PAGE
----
It was a cloudy Saturday, but the weather forecast seemed promising. So, with our rented motorbikes, we drove down to the beach.
Our destination was a beach close to Nusa Dua. A friend told me it was a considerably quiet beach. We followed our Google Map faithfully–but it led us through a truly challenging off-road path. We didn’t give up, though, and thankfully, the sign to the beach showed up before we changed our mind.
The beach has a cave-cliff entrance–resembling the beaches along Uluwatu, and we need to climb down hundreds of stairs to get to the water. Good thing was that we were surrounded by trees along the way, providing us a shelter from the afternoon sun.
The beach was quiet, as promised. The water was crystal clear, calm, and perfect for swimming. The sand underneath my feet was so soft and smooth. Vale was happy to find a huge cave for us to put our stuff and take a nap. It was a perfect spot to lie down on your beach towel and read a good book (I am currently reading Essence and Alchemy: A Natural History of Perfume by Mandy Aftel).
I love the fact that I could still find people from the village fishing here, along with visitors (and a dog!) who came for surfing, swimming, or having a picnic.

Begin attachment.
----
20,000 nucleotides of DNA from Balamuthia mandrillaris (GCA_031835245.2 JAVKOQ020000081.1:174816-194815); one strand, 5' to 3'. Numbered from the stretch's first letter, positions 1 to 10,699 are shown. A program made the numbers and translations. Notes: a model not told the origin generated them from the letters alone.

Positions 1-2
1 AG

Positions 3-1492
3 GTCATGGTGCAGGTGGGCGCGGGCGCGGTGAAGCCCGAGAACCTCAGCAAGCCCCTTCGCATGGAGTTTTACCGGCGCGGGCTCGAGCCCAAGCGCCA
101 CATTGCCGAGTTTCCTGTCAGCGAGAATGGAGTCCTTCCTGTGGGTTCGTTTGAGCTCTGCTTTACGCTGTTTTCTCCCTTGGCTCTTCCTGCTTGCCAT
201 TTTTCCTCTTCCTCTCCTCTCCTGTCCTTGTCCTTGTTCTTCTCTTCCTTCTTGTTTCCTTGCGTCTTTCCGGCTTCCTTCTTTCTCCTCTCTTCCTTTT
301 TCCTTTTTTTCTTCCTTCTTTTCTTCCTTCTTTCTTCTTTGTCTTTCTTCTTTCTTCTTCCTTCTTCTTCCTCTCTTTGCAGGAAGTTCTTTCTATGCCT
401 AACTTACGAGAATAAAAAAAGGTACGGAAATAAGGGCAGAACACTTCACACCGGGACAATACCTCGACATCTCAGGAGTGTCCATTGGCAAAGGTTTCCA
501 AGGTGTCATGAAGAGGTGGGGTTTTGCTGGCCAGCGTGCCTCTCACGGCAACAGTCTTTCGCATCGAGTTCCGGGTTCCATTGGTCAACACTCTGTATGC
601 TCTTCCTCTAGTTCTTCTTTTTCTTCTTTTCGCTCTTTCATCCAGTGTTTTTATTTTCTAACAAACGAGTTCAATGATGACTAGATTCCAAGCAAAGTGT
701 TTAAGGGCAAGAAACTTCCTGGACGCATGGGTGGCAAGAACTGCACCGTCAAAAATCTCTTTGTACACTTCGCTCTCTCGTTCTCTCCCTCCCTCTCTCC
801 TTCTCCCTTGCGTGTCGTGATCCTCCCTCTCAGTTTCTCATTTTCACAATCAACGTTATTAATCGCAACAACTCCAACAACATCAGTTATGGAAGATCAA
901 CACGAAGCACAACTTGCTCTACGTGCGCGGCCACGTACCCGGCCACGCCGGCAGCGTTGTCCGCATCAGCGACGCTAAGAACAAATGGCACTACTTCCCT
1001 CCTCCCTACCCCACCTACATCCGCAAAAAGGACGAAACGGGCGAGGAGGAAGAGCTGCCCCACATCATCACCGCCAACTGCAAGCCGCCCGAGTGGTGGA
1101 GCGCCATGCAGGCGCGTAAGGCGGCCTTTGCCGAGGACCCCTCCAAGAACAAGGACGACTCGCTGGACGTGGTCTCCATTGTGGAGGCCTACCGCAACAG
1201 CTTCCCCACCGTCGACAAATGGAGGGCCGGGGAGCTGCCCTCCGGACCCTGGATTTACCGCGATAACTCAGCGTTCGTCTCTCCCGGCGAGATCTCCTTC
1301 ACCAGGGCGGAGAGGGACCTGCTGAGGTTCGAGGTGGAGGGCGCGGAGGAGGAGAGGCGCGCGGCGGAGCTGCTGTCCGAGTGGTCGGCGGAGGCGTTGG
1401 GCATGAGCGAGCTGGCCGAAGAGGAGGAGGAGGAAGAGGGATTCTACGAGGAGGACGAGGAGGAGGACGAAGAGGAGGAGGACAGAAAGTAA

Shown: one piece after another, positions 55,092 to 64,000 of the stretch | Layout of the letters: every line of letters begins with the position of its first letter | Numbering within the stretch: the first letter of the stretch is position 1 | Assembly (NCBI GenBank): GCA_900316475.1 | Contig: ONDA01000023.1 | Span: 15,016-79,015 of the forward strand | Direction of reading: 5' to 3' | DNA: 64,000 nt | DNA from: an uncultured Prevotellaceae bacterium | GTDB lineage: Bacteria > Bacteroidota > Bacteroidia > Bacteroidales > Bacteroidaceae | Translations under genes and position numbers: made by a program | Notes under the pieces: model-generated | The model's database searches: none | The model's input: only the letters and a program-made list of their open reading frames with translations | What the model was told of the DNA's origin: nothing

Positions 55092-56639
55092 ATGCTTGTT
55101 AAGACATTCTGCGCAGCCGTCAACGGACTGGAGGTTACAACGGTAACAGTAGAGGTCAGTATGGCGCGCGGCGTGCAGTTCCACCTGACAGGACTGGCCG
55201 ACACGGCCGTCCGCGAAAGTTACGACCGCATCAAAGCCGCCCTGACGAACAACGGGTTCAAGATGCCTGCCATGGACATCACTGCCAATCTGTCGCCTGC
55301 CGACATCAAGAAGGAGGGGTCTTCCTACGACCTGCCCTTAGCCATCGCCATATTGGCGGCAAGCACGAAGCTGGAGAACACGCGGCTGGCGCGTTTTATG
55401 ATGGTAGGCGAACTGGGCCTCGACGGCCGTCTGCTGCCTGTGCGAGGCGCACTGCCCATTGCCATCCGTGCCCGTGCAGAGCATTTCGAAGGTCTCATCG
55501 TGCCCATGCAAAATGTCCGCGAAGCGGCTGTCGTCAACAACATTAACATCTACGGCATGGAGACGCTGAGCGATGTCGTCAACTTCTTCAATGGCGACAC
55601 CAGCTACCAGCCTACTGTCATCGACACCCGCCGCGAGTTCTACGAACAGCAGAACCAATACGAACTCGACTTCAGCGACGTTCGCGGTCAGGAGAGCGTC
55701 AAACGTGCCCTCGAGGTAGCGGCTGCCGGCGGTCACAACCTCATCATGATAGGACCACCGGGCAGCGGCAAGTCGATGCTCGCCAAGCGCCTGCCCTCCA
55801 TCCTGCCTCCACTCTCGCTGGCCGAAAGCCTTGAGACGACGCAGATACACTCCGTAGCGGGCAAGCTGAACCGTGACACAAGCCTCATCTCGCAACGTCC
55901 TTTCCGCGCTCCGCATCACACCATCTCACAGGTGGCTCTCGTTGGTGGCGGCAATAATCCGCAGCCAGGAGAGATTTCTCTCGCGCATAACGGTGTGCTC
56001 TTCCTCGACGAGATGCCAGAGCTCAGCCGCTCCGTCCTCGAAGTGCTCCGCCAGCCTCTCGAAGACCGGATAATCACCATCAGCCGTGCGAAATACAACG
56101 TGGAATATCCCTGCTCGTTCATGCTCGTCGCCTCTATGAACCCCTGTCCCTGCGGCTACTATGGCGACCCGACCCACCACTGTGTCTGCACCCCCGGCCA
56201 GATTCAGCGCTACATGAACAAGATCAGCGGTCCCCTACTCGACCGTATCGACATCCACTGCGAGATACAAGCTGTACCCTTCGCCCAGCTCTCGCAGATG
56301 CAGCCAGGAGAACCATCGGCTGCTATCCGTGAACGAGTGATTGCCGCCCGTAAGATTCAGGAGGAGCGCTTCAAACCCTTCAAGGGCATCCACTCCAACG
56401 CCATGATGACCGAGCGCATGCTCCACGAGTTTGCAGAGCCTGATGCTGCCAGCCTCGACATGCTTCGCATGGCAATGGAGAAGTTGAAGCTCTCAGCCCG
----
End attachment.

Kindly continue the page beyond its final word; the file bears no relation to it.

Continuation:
There were only a few stalls selling food and drinks at the parking lot (young coconut, instant noodles) but there were none by the beach. And nobody was trying to sell me anything. After experiencing some crowded beach here in Bali, this lovely litlle beach gave me a room to breathe. To just sit still and stare at the sea water lapping at the sand.
PS. Some of the pictures (capturing me by the beach) are courtesy of Daniele Besana.
I’m far from happy working in a cubicle and I feel strangled. I’m in a limbo. There are things I want to do for the future that will make me happier. I just wish I could find the courage inside of me to get out of this limbo, pursue my passion, and roll the dice.
A 3-step listing exercise
There’s an exercise I usually do when I’m rolling in distress, feeling dissatisfied, or struggling with uneasiness.
Here’s the thing: sometimes we don’t really know exactly what caused us this distress, dissatisfaction, or uneasiness. Not knowing, sometimes, lead us to further distress.
Thus, the first step I do at this stage is to list down the probable causes of my distress.
Step 1. Create the HATE list.
When I am in a limbo (to me this means: not really knowing what’s wrong, but at the same time knowing that something is wrong), I take a piece of paper and a pen, then start listing down the things that make me feel unhappy, uncomfortable, or stressed.
Sometimes, this is a short list–and other times, a really long one. I list down everything: things I dislike or even ‘hate’. Things I’ve been worrying about. Things that have been bugging my mind. What stresses me out? What makes me feel dissatisfied and uneasy?
But the idea is not about creating an endless stream-of-consciousness journal.